Patikas, D., Paraschos, I., Bassa, E., Galazoulas, C., Skooufas, D., & Kotzamanidis, C. (2009). The effects of a short-term isometric training program on the neuromuscular function of elite Greek jumpers and long-distance runners. A paper presented at the 14th Annual Congress of the European College of Sport Science, Oslo, Norway, June 24-27.

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This study assessed the effect of a two-day strength training protocol on the neuromuscular function and especially on the rate of force development of the plantar flexor muscles in elite jumpers (N = 9) and long-distance runners (N = 9). Ss were tested 48 hours before and after an isometric, ballistic type, strength training protocol consisting of two sessions separated by 48 hours. Testing and training were conducted on the plantar flexor muscles of the ankle. Torque and EMG amplitude as well as frequency component using spike analysis for the gastrocnemius, soleus, and tibialis anterior muscles were measured during maximal voluntary contraction. Additionally, the maximal M-wave and the twitch torque properties were measured after a supramaximal electrical stimulation over the tibial nerve.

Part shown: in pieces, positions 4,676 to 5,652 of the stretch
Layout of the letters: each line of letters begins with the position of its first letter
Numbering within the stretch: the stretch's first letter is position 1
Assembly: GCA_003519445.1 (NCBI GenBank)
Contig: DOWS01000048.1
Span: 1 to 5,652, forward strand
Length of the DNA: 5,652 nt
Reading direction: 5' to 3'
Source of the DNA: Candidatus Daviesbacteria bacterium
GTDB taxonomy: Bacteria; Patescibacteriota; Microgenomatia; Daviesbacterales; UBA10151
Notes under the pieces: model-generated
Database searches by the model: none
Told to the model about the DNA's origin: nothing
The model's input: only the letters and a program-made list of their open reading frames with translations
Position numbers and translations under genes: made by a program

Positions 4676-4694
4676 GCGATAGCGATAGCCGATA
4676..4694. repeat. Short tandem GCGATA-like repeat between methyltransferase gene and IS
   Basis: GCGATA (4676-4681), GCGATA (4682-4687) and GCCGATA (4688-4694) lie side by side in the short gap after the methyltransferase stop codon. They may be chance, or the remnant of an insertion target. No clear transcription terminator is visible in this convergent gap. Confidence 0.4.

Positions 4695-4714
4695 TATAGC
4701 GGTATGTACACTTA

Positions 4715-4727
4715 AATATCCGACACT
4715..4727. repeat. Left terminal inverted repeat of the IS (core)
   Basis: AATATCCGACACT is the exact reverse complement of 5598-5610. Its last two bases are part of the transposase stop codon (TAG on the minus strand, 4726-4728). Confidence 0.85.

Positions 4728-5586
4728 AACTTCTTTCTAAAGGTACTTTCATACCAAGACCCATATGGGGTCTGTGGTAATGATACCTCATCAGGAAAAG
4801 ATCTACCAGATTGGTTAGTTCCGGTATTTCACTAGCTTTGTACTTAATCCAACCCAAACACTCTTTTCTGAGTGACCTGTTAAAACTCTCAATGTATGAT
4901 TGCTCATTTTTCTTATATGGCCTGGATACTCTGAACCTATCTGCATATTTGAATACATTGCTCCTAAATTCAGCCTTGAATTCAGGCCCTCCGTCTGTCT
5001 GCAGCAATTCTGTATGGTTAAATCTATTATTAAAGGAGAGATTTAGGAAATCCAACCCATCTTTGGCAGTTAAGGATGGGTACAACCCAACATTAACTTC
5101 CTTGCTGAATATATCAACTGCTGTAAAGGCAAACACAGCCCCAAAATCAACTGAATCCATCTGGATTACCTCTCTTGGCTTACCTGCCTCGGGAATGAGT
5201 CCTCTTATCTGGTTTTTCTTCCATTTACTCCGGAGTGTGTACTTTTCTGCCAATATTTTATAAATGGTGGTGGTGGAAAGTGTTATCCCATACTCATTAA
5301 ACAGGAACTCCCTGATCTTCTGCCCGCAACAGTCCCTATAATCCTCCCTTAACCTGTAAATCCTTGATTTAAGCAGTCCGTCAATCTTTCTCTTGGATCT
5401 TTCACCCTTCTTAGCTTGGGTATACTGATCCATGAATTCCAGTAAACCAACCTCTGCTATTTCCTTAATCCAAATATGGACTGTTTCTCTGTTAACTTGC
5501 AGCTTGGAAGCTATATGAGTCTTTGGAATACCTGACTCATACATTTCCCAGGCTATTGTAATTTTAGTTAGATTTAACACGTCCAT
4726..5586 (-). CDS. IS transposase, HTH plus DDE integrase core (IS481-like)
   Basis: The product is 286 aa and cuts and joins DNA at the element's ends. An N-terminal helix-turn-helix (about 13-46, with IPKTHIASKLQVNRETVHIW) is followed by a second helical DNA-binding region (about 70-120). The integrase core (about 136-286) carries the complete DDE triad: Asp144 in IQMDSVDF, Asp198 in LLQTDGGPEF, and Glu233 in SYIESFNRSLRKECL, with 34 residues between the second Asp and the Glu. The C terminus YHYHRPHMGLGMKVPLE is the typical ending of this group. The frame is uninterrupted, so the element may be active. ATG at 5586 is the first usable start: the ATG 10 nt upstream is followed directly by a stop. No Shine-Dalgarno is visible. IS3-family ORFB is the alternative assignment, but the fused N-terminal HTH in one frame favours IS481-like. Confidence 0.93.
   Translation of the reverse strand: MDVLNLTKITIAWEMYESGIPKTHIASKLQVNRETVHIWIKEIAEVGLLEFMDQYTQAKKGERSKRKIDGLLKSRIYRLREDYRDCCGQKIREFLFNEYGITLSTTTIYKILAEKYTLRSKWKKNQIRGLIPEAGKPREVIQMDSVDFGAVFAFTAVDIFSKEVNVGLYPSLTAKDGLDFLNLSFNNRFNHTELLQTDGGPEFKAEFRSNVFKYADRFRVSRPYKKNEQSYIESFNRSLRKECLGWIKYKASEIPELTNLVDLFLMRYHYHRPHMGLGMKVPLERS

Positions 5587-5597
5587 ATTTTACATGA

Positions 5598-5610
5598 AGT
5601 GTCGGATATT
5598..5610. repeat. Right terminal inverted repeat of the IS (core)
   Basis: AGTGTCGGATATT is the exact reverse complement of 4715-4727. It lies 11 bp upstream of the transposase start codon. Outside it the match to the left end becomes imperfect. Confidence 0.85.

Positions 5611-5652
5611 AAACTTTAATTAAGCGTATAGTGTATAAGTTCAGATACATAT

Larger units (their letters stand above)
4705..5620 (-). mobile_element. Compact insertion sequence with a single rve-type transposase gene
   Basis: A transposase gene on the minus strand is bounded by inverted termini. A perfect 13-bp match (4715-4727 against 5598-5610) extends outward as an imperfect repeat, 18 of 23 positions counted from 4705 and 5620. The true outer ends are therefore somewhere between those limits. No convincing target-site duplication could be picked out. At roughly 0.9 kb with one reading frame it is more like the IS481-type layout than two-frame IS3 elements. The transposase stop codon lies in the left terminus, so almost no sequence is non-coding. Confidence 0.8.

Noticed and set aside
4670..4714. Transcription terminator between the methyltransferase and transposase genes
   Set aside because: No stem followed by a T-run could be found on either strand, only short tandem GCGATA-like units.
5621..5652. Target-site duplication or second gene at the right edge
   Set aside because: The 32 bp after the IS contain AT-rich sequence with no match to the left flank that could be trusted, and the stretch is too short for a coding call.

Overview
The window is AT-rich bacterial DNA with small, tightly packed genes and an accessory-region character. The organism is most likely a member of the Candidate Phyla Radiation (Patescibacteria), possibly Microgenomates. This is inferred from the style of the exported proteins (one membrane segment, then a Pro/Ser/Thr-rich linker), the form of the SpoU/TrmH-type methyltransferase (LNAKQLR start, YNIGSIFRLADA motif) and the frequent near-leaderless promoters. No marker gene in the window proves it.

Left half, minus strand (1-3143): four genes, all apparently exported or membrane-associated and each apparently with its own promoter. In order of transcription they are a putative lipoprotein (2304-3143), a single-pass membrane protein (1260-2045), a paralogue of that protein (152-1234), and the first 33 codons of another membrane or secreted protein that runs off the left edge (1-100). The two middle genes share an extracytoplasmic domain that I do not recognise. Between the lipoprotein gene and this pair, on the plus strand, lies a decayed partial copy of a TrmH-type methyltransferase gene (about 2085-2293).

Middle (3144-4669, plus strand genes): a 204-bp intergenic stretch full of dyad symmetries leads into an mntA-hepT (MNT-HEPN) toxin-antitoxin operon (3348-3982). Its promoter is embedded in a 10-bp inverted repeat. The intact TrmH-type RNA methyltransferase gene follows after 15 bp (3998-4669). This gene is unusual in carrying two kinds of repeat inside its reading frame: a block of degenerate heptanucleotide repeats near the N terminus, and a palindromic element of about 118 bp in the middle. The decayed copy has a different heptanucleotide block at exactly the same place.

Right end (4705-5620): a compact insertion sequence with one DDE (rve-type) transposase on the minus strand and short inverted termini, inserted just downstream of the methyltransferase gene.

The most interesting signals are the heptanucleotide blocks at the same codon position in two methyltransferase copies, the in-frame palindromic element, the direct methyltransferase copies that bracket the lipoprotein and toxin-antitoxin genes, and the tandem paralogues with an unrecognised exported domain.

Maximal voluntary isometric torque remained unchanged, while, the voluntary maximal rate of force development recorded 100 ms after the onset of contraction improved only in the long-distance runners. This was accompanied by an increase in the gastrocnemius EMG frequency. The peak twitch torque, contraction time, half-relaxation time, and maximal M-wave remained unchanged in both groups. Before training, jumpers exhibited higher twitch torque, shorter contraction time, and shorter half-relaxation time, compared to the values of the long-distance runners.

Implication. Rate of force development is enhanced after two sessions of a strength training program, with no parallel increase in maximal strength, in persons with a relatively low level of strength. Such quick adaptations are evident in muscles with a larger proportion of fast motor units, such as gastrocnemius. Since the adaptations occur so quickly, it is likely the changes occur through neural adaptations, which supports the notion that spinal and supraspinal centers contribute to the adaptations observed after a short-term, ballistic, isometric training.

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